Interestingly, the HDBs are
divided up amongst the different ethnicities, so that you couldn't,for example, have 100% Chinese ethnicity living in one tower block. Hence each Tower Block is divided, so that 75% of the inhabitants are Chinese, 10 percent Indian,10 percent Malay and 5 % other ethnicities.
The walk along the southern ridges following along metal foot bridges allowed us to view the city in peaceful surroundings, whilst the cable car to the island of Sentosa gave us breathtaking views across the anchorages towards Indonesia.
The famous Night Safari is a well rehearsed spectacle, allowing visitors to get close up to animals in their night time habitat.
The Bay of Gardens featured a waterfall and plants and vegetation within a glass framed dome whilst the 'Super Flowers' on the outside proved to be spectacular as the light show began.
Of course the food in the Singaporean food courts is extremely good value, with the added knowledge that strict hygiene standards are adhered to, with each stall being graded accordingly.
Having spent a lengthy time at our friend's house, the two of us checked into the 'Tree in Lodge' hostel where we were warmly received by the owner SK
who himself cycled from Finland to Singapore several years ago without a tent, knocking on people's doors each night. He ended up staying with 322 different families and had many a good story to tell.
On our second day there, we met up with two local Singaporeans Vincent and Thomas who kindly took us on a bike ride of Singapore as well as offering us many culinary delights in Chinese restaurants such as Peanut pancakes. En route we visited the Shimano bike gear museum, where I witnessed electronic gear shifters for the very first time. Apparently they've had them in Singapore for the past 5 years but I had never seen them in the UK before.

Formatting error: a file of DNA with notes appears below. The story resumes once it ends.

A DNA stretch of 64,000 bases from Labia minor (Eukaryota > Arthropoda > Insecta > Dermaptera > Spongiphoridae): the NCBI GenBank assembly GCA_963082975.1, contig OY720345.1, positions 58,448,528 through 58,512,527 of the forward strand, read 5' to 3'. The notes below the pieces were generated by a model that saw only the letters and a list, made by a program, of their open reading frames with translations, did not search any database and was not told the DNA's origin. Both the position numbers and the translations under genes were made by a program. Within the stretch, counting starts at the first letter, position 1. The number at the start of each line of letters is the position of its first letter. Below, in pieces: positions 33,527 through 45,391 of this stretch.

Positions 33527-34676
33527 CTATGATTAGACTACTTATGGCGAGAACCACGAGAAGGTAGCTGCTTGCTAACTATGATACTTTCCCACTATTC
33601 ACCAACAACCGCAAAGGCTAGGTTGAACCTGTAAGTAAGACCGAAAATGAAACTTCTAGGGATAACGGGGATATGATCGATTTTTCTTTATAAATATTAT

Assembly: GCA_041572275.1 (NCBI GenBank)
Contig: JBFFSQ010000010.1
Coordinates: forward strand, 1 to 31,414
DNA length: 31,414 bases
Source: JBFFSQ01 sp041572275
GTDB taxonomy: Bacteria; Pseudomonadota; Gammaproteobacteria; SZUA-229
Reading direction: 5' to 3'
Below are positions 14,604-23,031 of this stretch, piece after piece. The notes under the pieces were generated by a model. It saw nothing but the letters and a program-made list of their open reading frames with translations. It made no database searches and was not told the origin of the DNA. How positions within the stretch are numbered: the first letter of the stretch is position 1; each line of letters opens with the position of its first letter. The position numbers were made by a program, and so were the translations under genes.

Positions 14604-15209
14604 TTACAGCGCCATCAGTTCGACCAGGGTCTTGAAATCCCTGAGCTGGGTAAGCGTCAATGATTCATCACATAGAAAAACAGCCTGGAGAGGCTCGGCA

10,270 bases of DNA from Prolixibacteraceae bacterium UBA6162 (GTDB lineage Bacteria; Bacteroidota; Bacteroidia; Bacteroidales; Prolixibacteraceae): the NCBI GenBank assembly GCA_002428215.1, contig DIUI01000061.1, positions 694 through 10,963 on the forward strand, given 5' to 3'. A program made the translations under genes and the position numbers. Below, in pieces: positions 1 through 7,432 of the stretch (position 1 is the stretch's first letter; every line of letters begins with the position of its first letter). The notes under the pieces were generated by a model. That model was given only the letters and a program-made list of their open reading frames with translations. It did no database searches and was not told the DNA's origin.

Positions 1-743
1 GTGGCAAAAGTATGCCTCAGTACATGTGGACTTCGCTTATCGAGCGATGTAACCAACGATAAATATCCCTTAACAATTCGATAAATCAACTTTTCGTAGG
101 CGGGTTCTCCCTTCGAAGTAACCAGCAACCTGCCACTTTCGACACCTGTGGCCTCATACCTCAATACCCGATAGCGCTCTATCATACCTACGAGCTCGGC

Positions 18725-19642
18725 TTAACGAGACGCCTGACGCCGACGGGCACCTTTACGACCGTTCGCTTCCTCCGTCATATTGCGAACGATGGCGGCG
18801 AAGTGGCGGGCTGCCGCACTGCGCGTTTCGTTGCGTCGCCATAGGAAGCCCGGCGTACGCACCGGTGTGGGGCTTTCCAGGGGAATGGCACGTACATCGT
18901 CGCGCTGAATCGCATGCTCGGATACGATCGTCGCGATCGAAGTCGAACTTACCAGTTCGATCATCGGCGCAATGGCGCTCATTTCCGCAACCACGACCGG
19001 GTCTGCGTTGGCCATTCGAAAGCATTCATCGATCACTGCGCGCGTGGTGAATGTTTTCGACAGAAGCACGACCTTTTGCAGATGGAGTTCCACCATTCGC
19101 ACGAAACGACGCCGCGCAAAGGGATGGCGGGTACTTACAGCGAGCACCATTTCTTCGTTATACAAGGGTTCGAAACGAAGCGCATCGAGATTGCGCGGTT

Singapore also allowed me to meet up with another ex-naval colleague Mark whom I hadn't seen for the past 13 years as well as my German nephew Daniel.
On previous visits to Singapore, I had always found the place to be a little sterile, but on this occasion meeting up with local Singaporeans and really exploring the Capital I fell in love with the country and its people.
The recently deceased former Prime Minister Lee Kuan Yew who recently passed
away certainly made his mark on this country. Whilst some may argue that the country has too much legislation and rules, the country seems to work efficiently.
And so we sadly said good bye to Singapore and reentered Malaysia to cycle up to the east coast island of Pulau Tioman. Here, whilst snorkelling I was able to witness a wild turtle swimming in the sea, a truly rare sight, as well as recently hatched turtles being released into the sea to start their 7 day voyage to freedom. Unfortunately, many fell foul of predators as soon as they entered the water and only a staggering 2 out of a 1000 baby turtles survive this exodus.
From Pulau Tioman we returned to Kuala Lumpur where we were hosted by the lovely Siew Yung, an avid and enthusiastic cyclist who treated us to a night of Korean food as well as feeding us copious amounts of chocolate ice cream........just what we needed before we continued on our long onward journey to New Zealand to commence the next part of our cycle adventure. The journey continues........